Day 12, Falkland Islands to St Helena

1030Z 27MAR22, Day 12, Falkland Islands to St Helena. Yesterday was mostly gray and colder. We did see a tiny bit of sun, but it was more overcast, gray and sometimes there was a little drizzle.

Current Position: 42 03S / 027 34W
24 hour progress: 130nm, 5.4kts avg SOG. Overall progress for the passage is 1,576nm, approximately 1,923nm left to go via a great circle route to St Helena.

Yesterday we sailed the whole day through a variety of winds. We started the day broad reaching on a port tack with 1 reef in the main and a full genoa. We ended the day close reaching on a starboard tack with 2 reefs in the main and a full genoa. Through the day we gybed and moved from a broad reach up to a close reach on the starboard tack. This means that everything gradually shifted back again from starboard to port, as all other things being equal, the boat heels over more the closer to the wind that you sail. Not to worry we will tack again at some point and everything will slide the other way again. It keeps us all busy trying to find secure places for things and randomly having something new come loose—often making a loud noise when someone is trying to sleep. Most interesting are the small items that turn up after having disappeared over time.

We should be out of the light airs of the high for a bit, until the next one sets up. This means stronger winds for the next couple of days. We did well for course with yesterday's changing winds with either being on our desired NE course or going a bit east or north. All basically the "right" direction. The winds were largely light and remained a bit variable. So our speeds were up and down as well. But the seas stayed calm and the sailing was good.

Most of the day was spent troubleshooting our Watt&Sea hydrogenerator and contingency planning. W&S is one of our favorite, simplest to use and most dependable pieces of gear. When we are sailing well she pumps out power. This allows us to run "Nike" our electrical (hydraulic ram) Nke autopilot, the radar and the refrigerator on max cooling without a drain on power, plus all the electronics and device chargers. W&S is basically a propeller on an arm that has a generator inside. We drop the propeller arm in like a small centerboard with its pivot on our stern; as it's propeller spins it generates power that travels through an electrical cable to our charging bus.

From the indications that we had seen, it seemed like she was no longer turning at slow speeds. We decided to draw on the propeller hub so that we could maybe verify if the prop was spinning in the turbulent water behind the stern. It was clear that at 5kts boat speed the prop was not spinning. So, we pulled the arm up and worked on trying to set up our wind vane autopilot. As Nike is so reliable and steers so well, we have the Windpilot wind vane as a backup for long passages, but have never really used her much. The problem with Nike is that she does use power. So, most of yesterday was spent trying to get the Windpilot successfully steering. This is part engineering, and part art. We were not especially successful at getting her to hold course for very long despite having the boat properly trimmed. Something is just not quite right—probably the sailors. However, after a few hours of frustrating work and some lunch the boat speed was back up over 6kts again. So we decided to try W&S. It seems above 6 or 6.5kts boat speed she generates power! So we changed our tactics and have been managing the gain on Nike to limit how much power she is using balanced with wind and boat speeds. More gain for more corrections and using more power when we have boat speed, are making power and require more steering inputs. Less gain when we are slower, need less input and are not making power. So far this is working and we recharged our batteries decently overnight. The other ways that we make green power are solar and wind. Solar didn't provide much yesterday with the cloud cover and the winds were a bit light and quite variable. The wind generator prefers consistent winds above 15 or 20kts, and going downwind in 15kts was only giving the wind generator about 10kts over the blades.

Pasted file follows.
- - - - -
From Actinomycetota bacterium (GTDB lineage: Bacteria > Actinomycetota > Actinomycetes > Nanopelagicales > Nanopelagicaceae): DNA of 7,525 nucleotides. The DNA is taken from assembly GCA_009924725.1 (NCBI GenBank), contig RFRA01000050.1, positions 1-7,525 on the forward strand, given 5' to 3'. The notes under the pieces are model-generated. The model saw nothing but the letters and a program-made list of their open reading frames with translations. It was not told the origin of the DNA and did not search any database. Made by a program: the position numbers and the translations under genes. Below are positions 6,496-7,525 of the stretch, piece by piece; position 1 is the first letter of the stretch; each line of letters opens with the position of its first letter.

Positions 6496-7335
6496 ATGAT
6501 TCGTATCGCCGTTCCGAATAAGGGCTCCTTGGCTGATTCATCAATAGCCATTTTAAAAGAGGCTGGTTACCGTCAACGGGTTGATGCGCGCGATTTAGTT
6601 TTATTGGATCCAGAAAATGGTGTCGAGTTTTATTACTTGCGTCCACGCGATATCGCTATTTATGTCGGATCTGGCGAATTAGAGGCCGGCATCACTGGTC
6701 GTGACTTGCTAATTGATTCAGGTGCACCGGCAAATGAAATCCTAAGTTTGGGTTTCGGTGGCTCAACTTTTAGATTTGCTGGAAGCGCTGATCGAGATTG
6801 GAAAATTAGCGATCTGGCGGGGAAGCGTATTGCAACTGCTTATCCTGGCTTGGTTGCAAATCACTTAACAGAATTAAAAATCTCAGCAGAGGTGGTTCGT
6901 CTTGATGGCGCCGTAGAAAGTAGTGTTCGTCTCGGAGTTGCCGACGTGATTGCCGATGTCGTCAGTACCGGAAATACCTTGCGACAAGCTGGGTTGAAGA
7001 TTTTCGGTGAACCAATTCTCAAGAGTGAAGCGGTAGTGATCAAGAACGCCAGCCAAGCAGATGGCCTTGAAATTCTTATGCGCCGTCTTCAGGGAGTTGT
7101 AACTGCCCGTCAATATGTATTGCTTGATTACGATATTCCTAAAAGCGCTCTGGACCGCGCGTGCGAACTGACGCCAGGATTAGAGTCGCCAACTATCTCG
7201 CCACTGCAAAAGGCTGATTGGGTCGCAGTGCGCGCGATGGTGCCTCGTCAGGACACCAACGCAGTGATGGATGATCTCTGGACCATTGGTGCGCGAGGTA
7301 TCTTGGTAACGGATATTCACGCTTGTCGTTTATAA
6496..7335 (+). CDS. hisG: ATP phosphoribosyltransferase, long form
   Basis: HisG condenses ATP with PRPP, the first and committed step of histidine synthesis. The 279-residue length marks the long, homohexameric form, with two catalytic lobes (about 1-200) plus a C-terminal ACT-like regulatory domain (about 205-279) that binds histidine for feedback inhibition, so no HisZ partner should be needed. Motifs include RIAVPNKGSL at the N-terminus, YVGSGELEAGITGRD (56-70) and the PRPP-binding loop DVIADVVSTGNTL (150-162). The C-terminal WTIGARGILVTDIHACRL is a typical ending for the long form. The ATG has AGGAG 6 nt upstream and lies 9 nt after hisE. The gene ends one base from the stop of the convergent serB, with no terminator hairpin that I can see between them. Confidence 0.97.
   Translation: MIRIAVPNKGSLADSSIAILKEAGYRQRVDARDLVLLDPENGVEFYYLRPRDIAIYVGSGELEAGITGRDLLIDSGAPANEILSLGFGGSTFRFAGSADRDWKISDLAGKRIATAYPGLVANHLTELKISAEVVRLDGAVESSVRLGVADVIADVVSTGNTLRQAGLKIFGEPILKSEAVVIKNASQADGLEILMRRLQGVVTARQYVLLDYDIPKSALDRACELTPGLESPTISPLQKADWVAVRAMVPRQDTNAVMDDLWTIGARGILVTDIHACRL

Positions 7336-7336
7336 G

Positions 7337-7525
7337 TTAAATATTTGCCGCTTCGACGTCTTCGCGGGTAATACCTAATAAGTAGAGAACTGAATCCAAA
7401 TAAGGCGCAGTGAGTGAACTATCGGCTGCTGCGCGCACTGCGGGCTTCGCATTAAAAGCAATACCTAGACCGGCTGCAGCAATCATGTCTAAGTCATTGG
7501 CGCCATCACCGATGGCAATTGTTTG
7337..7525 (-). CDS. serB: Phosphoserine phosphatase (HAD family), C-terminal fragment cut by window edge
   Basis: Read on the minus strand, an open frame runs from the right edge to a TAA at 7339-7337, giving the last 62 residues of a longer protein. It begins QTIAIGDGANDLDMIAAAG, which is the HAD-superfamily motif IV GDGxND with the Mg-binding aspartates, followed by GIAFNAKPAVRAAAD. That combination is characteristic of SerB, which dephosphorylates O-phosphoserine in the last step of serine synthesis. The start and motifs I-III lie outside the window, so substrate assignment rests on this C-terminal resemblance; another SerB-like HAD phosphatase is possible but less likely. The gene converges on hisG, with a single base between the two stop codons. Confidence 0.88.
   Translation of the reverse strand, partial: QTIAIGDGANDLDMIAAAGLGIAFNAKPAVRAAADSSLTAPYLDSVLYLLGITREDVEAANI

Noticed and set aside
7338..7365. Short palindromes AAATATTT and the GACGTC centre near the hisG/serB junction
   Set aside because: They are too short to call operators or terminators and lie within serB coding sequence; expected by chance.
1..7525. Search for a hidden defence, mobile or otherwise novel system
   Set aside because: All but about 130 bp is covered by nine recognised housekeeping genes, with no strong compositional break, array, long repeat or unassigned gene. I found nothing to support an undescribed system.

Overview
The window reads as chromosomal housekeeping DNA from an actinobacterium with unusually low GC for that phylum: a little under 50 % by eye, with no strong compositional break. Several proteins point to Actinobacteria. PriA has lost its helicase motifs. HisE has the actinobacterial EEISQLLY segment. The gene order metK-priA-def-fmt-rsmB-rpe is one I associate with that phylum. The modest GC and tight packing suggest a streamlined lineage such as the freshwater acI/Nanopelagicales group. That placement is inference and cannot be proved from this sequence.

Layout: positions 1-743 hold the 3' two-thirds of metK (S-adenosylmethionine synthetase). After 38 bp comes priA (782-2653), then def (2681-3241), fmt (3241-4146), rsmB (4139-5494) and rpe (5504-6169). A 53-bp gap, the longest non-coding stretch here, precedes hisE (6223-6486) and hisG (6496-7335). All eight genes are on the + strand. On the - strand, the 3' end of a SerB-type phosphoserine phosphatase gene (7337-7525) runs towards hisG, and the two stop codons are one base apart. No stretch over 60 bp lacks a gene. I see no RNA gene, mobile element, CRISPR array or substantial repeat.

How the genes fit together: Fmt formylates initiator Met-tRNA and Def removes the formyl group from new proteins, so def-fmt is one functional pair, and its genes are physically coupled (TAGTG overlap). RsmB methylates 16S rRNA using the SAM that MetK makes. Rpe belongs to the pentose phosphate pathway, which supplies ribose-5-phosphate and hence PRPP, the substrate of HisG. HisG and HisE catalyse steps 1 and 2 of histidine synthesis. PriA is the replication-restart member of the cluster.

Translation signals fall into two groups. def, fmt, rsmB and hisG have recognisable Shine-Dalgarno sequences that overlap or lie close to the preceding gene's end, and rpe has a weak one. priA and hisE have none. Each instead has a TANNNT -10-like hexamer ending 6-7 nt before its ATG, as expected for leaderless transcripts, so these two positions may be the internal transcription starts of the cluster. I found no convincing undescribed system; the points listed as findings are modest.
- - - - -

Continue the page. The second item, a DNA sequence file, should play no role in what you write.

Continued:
Anyway, a challenge to be sure. The manufacturer seems to recommend a depot service interval on the W&S sealed generator every 2 years/20k nm which we have obviously exceeded. We feel like it maybe isn't turning quite as freely as it should out of the water as well. We have a couple of other ideas to try to further troubleshoot as conditions permit and an email out to the manufacturer. We will see how it goes. In the meantime, we are managing with what we have and will keep trying to learn and practice the art of wind vane steering as conditions permit.

In yesterday's bird watching, we had more birds again with the occasional flock packs of prions. We continue to enjoy trying to identify the different albatrosses that circle past. We seem to have a variety that visit.

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